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Opening day of the Naadam Festival, Mongolia's major annual celebration. Back in Ghengis Khan's day, warriors trained and competed at these festivities. Currently, Naadam is celebrated on the 11th and 12th to mark the Mongolian revolution in 1921, but its roots go back to the 3rd century BC when the Mongols believed that these events tested a man's power best. The major events are still archery, horse racing, and wrestling. Mongolian people everywhere travel into Ulaan Baatar, wearing unique regional costumes that are variations of pointy Mongolian hats, bright silk sashes, and long woolen or cashmere robes called 'deels.' Many of these people ride into town on horses that have manes and tails tied with ribbons. They compete intensely at sports, although by Western standards the prizes are small - $1000 to the wrestling champion and less to the archery and horse-race winners. Wrestling is the most popular spectator sport and the country's passion. Exactly 1024 people (a number neatly divisible by 2 into 10 rounds) entered the wrestling competition, no weight class, winner take all in a single elimination tournament. Wrestlers win a match by forcing an opponent to the ground. The archers stand and shoot at static targets, the Khasaa, which are colored blocks stacked into a triangle 75 meters away (they don't shoot on horseback as their ancestors did nor do they use the Western bullseye). The archers pull a draw weight between 50-60 pounds and look convincingly warrior-like in their Mongolian outfits.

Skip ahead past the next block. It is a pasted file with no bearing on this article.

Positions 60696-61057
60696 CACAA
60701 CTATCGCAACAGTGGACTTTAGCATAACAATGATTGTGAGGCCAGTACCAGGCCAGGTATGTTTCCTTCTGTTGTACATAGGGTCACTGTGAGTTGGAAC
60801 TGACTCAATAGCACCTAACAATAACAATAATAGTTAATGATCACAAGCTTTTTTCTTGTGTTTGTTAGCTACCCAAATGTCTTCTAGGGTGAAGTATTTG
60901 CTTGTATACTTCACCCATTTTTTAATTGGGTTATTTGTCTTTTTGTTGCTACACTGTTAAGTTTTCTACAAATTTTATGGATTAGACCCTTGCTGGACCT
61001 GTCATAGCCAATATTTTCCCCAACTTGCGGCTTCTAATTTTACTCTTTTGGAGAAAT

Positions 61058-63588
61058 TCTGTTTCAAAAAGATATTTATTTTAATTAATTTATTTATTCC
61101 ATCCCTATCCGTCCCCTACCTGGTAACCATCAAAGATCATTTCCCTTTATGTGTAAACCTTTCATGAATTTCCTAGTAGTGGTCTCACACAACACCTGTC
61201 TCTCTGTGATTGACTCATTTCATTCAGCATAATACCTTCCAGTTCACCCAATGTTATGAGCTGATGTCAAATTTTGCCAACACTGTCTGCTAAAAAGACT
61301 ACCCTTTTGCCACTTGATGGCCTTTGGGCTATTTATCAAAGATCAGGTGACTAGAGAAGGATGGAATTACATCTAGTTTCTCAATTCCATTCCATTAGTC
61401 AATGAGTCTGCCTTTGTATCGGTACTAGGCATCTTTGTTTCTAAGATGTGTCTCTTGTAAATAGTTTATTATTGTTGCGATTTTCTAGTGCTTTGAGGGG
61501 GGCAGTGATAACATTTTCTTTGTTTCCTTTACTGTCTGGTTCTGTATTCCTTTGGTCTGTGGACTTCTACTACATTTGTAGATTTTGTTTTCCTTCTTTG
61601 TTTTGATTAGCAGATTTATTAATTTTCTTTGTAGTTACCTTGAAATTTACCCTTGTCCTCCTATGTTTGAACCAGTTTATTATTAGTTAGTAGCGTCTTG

Opening ceremonies of the Naadam Festival.
Winning wrestlers do an 'eagle dance' and prance around flags stuck in the field.
A little winner in the youngest archery class and his proud parents.